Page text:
If headlines are any indication, it's a swell time to be in the business of suing people -- especially people endowed with what we in the news media like to call deep pockets.
So it may surprise you to learn that, truth is, it's a perfectly dreadful time to be a trial lawyer, particularly in Michigan, and that jury awards and settlements of the kind that garner intense media coverage are not only rare, but likely to become rarer as Republican state lawmakers continue to erect new obstacles to legal redress. (Deep-pocketed defendants, it turns out, are also uncommonly generous political donors.)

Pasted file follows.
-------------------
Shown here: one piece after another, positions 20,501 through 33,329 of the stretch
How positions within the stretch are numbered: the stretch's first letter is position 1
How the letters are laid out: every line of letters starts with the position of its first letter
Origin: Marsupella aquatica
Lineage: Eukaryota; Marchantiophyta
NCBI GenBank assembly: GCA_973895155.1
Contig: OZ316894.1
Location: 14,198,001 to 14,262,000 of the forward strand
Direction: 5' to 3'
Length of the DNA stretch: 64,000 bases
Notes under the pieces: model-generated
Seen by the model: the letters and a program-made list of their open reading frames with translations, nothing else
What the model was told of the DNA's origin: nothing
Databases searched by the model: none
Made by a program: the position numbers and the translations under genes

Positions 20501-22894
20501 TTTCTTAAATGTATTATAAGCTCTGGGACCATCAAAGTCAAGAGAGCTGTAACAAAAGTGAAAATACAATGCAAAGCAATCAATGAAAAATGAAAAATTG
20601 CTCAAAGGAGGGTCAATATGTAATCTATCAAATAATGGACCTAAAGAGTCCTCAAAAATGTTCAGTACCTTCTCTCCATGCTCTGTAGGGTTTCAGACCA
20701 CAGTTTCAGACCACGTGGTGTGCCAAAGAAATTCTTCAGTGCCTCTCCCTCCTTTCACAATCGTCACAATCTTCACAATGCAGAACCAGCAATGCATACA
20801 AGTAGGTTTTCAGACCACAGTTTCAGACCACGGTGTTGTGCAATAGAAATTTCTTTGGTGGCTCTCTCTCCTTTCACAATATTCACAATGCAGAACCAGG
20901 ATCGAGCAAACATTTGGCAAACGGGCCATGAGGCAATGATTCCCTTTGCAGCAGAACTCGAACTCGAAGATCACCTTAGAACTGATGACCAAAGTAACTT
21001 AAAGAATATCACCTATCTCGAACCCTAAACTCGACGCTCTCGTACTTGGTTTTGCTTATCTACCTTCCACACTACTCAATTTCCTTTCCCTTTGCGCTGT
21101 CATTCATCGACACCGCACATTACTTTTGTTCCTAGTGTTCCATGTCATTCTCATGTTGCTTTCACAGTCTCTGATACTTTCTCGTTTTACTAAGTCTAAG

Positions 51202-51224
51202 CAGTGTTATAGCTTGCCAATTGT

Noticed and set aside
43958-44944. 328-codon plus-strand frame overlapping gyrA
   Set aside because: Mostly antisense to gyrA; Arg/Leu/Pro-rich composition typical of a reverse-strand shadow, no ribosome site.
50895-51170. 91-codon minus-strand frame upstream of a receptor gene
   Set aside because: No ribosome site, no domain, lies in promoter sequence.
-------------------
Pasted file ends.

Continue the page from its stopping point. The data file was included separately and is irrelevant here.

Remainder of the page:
A study released Tuesday by the New York Law School's Center for Justice and Democracy says news media coverage of civil litigation continues to perpetuate the misconception that juries "routinely award eye-popping verdicts for frivolous claims" and that such judgments threaten the solvency of government agencies and ethical businesses.
To make its point, the Ralph Nader-esque center surveyed mass media reports in one 75-day window last summer and found that the average plaintiff's award reported ($4.6 million) was 192 times the median plaintiff's verdict reported by the U.S. Justice Department ($24,000). Even when out-of-court settlements were included, the typical media-reported plaintiff result was 75 times higher than the median jury verdict.